The NSA scandal appears to have driven a wedge between the US and Germany. For the first time under Obama, a majority of Germans want their country to chart a more independent course from the US, says a new study.
Against the backdrop of Edward Snowden's disclosures of the NSA's surveillance activities in Germany, relations between both countries have soured with 57 percent of Germans now saying Berlin should take a more independent approach in security and diplomatic affairs from the US. That marks an increase of 17 percentage points from 2013 when 40 percent favored a more independent course, according to the new Transatlantic Trends survey published by the German Marshall Fund (GMF).
It is the first time during the Obama administration that a majority of Germans want more independence from the US. The last time Germans expressed a similiar sentiment was during the presidency of George W. Bush.
"I think we were anticipating that result, but it certainly is very stark in the survey how much opinion of the US has fallen over the past," GMF president Karen Donfried told DW in an interview.
While a majority (60 percent, down from 63 percent in 2013) still viewed strong US leadership as desirable, the number of Germans with a favorable impression of the US dropped by 10 percentage points to 58 percent. Similarly the approval rating for Barack Obama's handling of international policy declined by 20 percentage points to 56 percent.
The negative trend in German sentiment toward the US is broadly in line - but much more pronounced - with that of Europeans generally.
According to the study, 50 percent of Europeans, eight percentage points more than last year, want their country to become more independent from Washington. Europeans' favorability rating of the US declined by three percentage points to 67 percent while the number of respondents wanting strong US leadership remained almost unchanged at 56 percent.
While Europeans have clearly cooled toward the US, the opposite trend has emerged on the other side of the Atlantic. Almost three-in-four Americans (70 percent, up 13 percentage points) want the EU to exercise strong leadership. The number of Americans having a favorable impression of the EU also climbed seven percentage points to 57 percent.
Despite diverging views on the transatlantic partnership, Americans and Europeans share a common perspective on the current crisis involving the Ukraine and Russia. Majorities in both Europe (58 percent) and the US (57 percent) want continued economic and political support for Ukraine, even at the risk of a conflict with Russia.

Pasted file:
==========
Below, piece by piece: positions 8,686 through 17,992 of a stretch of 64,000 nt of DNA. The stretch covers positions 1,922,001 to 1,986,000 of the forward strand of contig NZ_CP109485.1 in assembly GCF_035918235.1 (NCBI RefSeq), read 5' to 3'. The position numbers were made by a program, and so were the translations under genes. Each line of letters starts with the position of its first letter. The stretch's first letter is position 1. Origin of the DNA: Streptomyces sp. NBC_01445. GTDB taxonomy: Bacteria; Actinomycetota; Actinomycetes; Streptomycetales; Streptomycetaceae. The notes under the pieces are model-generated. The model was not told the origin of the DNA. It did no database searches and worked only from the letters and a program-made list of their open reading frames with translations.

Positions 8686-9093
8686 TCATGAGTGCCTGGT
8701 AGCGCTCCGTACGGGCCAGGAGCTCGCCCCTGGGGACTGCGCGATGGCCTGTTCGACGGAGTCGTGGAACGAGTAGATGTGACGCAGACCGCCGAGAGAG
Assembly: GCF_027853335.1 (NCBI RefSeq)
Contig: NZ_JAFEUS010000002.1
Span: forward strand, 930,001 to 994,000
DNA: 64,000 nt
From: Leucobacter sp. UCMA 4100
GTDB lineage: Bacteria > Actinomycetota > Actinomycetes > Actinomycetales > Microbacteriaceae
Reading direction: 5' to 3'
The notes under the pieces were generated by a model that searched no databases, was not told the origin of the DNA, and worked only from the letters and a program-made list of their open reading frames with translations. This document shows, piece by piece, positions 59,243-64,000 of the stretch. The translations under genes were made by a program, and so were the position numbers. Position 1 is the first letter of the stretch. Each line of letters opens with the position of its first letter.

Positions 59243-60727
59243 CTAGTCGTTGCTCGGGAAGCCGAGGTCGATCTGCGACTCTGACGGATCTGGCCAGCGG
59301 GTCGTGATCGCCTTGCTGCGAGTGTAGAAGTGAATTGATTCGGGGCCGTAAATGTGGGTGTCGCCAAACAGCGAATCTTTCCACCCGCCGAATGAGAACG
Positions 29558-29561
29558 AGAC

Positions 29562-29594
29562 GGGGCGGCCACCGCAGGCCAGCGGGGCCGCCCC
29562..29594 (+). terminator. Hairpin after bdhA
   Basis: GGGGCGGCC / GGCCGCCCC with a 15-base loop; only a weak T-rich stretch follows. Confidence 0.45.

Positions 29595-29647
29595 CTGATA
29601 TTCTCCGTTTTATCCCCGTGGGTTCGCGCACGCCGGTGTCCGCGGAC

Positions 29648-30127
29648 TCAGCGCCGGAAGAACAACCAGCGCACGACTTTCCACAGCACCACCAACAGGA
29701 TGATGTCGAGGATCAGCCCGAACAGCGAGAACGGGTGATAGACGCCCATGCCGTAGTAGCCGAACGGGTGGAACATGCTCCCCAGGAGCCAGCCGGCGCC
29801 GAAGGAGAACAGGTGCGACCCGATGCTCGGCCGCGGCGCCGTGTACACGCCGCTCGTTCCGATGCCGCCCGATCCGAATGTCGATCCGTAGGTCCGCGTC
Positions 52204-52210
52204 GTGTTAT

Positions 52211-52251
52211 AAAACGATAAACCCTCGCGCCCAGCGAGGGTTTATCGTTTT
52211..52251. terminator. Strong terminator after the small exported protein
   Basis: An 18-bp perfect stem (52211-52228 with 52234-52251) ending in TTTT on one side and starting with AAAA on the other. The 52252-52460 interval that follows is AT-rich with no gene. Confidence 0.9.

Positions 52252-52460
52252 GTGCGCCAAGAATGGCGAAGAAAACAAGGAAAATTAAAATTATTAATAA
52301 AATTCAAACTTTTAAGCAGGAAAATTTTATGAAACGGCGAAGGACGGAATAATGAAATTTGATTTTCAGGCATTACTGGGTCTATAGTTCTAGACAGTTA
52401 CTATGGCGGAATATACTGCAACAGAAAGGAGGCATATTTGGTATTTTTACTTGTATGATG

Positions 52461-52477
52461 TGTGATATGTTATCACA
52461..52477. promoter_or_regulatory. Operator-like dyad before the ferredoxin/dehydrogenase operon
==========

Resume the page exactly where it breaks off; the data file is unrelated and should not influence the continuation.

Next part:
Almost two-thirds of Americans and Europeans (64 percent and 61 percent, respectively) said stronger economic sanctions against Russia were warranted because of its actions in Ukraine. Germans, however, were evenly divided on the questions of tougher sanctions.
Negative view of Russia
More than two-thirds of Europeans (68 percent, up 3 percentage points) and a majority of Americans (53 percent, up 7 percentage points) consider Russian global leadership as undesirable. Among European countries, Greece and Germany were outliers on this issue. While Greece was the only EU member to find Russian global leadership desirable (52 percent), Germany was the only country where the disapproval rate dropped (69 percent, down 10 percentage points).
Russian respondents meanwhile clearly reject US (81 percent) and European (62 percent) global leadership, a marked rise since 2012 when the country was last polled. Most Russians (53 percent) want their country to keep its influence over Ukraine, even if this risks a conflict with the EU.
Transatlantic takes on China remained largely unchanged with roughly 35 percent of Americans and Europeans having a positive opinion of the country. 65 percent of Europeans and 55 percent of Americans find Chinese global leadership undesirable.
French favor British EU exit
For the first time in the history of the survey, respondents were asked about Britain's possible exit from the EU. While most Europeans (51 percent) said the other EU member states should increase their efforts to accommodate British concerns, there was one outlier - France. Only in France said a majority (52 percent) of respondents that Britain should leave the EU.
The Transatlantic Trends 2014 study was conducted in June and surveyed EU members France, Germany, Greece, Italy, the Netherlands, Poland, Portugal, Spain, Sweden, Britain, as well as the US, Russia and Turkey.